New and Greener design picked for 2020 Olympics stadium.
A proposal by Japanese architect Kengo Kuma has been selected as the new design for the 2020 Tokyo Olympics main stadium following the scrapping of the initial design by an Iraqi-British architect, the government announced Tuesday.
It said Kuma’s team has received the green light for its “Plan A” blueprint, which cites a total construction cost of 149 billion yen ($1.23 billion), far below the estimated 265.1 billion yen for the controversial scrapped design by Zaha Hadid.
The three-tier, 80,000-seat stadium will be built by a joint venture led by construction giant Taisei Corp., which won the bid to erect the facility.
In August, the Japanese government had put a 155 billion yen cap on the cost of the new Olympic stadium after abandoning Hadid’s plan amid an outcry over the estimated cost, which had nearly doubled from the initially projected 130 billion yen.
Kuma is planning to keep his budget under control and speed up project delivery with a simple construction method and work efficiency.
He said he had an athlete-first mindset when determining the location of the auxiliary track and locker rooms, stating he wanted to design a stadium that would last 100 years.
“I want to get opinions from athletes and others, and make this a stadium for everyone,” the 61-year-old Kuma said.
Kuma, who is currently a professor at the Graduate School of Architecture at the University of Tokyo, has won numerous international architectural awards. Among his major works in Japan are the Nezu Museum (Tokyo), Suntory Museum of Art (Tokyo) and LVMH Group Japan headquarters (Osaka).
“We feel very honored to have won priority negotiating rights for an extremely important national project,” a Taisei Corp. spokesperson said.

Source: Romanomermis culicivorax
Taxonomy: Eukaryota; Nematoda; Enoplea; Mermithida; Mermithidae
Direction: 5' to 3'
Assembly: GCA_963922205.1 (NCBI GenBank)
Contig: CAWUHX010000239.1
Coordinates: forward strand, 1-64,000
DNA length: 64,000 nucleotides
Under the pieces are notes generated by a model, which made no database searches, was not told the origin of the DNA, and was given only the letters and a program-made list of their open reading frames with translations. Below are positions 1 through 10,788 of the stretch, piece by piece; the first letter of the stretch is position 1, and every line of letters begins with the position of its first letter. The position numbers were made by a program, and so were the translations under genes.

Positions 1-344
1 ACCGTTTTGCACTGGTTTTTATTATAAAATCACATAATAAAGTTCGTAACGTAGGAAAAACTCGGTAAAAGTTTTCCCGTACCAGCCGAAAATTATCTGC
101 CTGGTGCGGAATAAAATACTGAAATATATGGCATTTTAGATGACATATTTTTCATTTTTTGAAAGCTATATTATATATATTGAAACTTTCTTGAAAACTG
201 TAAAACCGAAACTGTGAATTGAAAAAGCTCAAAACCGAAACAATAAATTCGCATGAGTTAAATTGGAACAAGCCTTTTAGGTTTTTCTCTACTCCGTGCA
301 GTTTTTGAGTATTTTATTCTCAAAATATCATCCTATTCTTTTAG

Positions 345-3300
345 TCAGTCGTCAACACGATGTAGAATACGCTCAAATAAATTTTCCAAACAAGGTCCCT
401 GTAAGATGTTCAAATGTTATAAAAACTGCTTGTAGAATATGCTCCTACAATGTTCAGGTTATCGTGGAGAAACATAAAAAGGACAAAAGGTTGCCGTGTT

After a panel of seven Japan Sport Council members met Saturday for hearings with two bidders, they gave Kuma and his partners 610 points out of a perfect 980, while the other bidder — a three-way joint venture between Takenaka Corp., Shimizu Corp. and Obayashi Corp. — scored 602 points for “Plan B.”
Evaluation was based on nine categories associated with cost, construction period and execution plan.
Kuma’s proposal features a facility that is 5 meters lower in height than rival architect Toyoo Ito’s, with a plant-covered facade. It has been designed to maintain harmony with the natural landscape of the neighboring Meiji Jingu Gaien area.
According to Plan A, construction work is planned for completion by November 2019, two months earlier than the deadline given by the International Olympic Committee.
“Since the withdrawal (of Hadid’s design) in July, the panel has taken a leading role in the new development process,” Prime Minister Shinzo Abe said.
The prime minister called the winning design a “wonderful proposal” that will “meet our demand for construction cost and schedule.”
Abe also voiced his hopes that the new facility would “leave a proud legacy for the next generation.”
Ito’s rejected design included walls formed by 72 Japanese-made wooden pillars spaced evenly around the stadium, with a construction cost estimated at 149.7 billion yen.
A meeting led by the education ministry will be held in January to discuss how the Olympic stadium will be used after the two-week competition.
The stadium designed by Kuma will be built in Tokyo’s Shinjuku Ward on the site of the previous National Stadium that served as the main venue for the 1964 Olympics, which has already been demolished. The Games’ opening ceremony will be held at the stadium on July 24, 2020.